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Overdraft stoozing with student account - bad idea for credit score?

edited 24 July 2019 at 1:13AM in Stoozing: free cash from credit cards
6 replies 5.8K views
geek773geek773 Forumite
2 Posts
Hey everybody!

I'm 18 and, all being well on results day, I'm intending to be a uni student from September. I want to open a Nationwide FlexStudent account in August, which offers a 0% overdraft up to £1,000 in year one, increasing by £1k each year. I already have a 1.47% easy access savings account with AA Savings (and intend to open a top-rate equivalent account when that rate expires in a year).

In theory, I could stooze the freely borrowed £1k from the student account (plus more in future years) into the savings account - that'd only be worth about £14 but it's free money and good practice, and it might be more worthwhile with the higher limit in year 3, especially if interest rates rise.

However, I'm concerned about the impact of being deep in my first ever overdraft for the entire year on my credit report (currently good but almost entirely empty) - maybe they won't allow me to expand my overdraft limit in future years (it's not automatic), which could be a problem if I ever actually need to borrow the money. Maybe it could also affect my ability to get a good credit card during or just after uni, or even to get a mortgage in 10 years' time (although I'm thinking that's unlikely, since I intend to consistently use and pay off a credit card in the interim, once I have monthly income, which would be good for my score).

Thoughts on whether this could be damaging, or even whether it's worthwhile? Should I maybe just try to get a credit card and stooze with that instead, or use it normally to balance out the effect of the overdraft stooze on my credit score?

Replies

  • enthusiasticsaverenthusiasticsaver Forumite, Ambassador
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    Personally I would not do that at 18. Sensibly managed credit with a history of paying debts off in full on a monthly basis is what builds up a good credit history. Lenders won't see you have savings so will just think you have borrowed the maximum. The savings rates are so low that the returns are not worth it for stoozing in my view. Some will disagree though.

    Regular savers are what builds up savings with decent interest rates rather than juggling with borrowed money.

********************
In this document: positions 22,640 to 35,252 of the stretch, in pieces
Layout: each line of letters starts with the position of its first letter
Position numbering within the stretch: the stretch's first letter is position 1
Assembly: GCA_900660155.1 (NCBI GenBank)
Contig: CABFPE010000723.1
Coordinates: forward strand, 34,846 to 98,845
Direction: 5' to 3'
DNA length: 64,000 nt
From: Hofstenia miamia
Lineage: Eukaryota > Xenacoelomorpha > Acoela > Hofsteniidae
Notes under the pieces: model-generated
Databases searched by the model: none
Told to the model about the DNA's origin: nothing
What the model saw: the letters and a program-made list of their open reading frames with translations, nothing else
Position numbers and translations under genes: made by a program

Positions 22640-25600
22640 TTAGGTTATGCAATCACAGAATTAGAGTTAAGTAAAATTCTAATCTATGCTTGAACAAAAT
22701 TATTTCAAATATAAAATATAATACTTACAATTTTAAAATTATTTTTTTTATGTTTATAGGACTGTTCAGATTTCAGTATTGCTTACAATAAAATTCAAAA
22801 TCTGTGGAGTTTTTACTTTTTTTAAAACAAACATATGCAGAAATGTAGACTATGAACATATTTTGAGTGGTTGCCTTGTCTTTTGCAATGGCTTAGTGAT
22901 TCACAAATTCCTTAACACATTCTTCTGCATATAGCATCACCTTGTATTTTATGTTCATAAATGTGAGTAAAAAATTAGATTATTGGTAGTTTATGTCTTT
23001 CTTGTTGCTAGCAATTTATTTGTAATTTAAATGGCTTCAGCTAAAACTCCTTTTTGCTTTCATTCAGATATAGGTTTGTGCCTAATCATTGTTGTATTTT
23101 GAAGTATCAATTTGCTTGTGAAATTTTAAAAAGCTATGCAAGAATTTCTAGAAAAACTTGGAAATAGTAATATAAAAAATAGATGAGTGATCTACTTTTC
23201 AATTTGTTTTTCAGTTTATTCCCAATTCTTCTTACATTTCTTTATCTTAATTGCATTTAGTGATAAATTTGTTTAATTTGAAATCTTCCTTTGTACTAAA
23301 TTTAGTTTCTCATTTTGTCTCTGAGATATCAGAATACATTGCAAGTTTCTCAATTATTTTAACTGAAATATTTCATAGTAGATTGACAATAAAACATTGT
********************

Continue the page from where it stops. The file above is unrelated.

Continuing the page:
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  • pinknsparklypinknsparkly Forumite
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    Using an ARRANGED overdraft won't adversely affect your credit rating. Mis-managing your arranged overdraft and going into your unarranged overdraft will affect it.

    I would be very surprised if you couldn't extend your overdraft at the end of the year simply because you've been using it. In contrast, I would be much less surprised if they refused to extend an overdraft you've never used (on the basis that you don't need it!).

    Keep in mind that you can also open more than one student account, with more than one overdraft (usually, check the T&Cs to be sure).

    Since you talk about buying a house 10 years or so (i.e. not directly after graduating) it won't affect your credit rating at that point. And as for opening a "good" credit card - you're going to be more restricted as to what cards you can open by the fact that you're a student than the fact that you've got an overdraft. Being a student means you're likely to be offered quite a small limit (at least at first).

    For what it's worth, I opened every single student I could get my hands on for the 0% overdrafts and saved the money in high interest savings. I think I generally had at least 5 student accounts on the go for the 5 years I was a student (4 year undergraduate course and then an MSc), and it didn't adversely affect me in any way after graduating.

    You do, however, need to be VERY VERY VERY sure that you will manage the money appropriately, and won't simply end up with a large overdraft that you'll have to pay interest on when you graduate because you ended up spending all the money instead of saving it! If you think the money will be in any way tempting, then don't do it (especially given how low the interest rates are at the moment)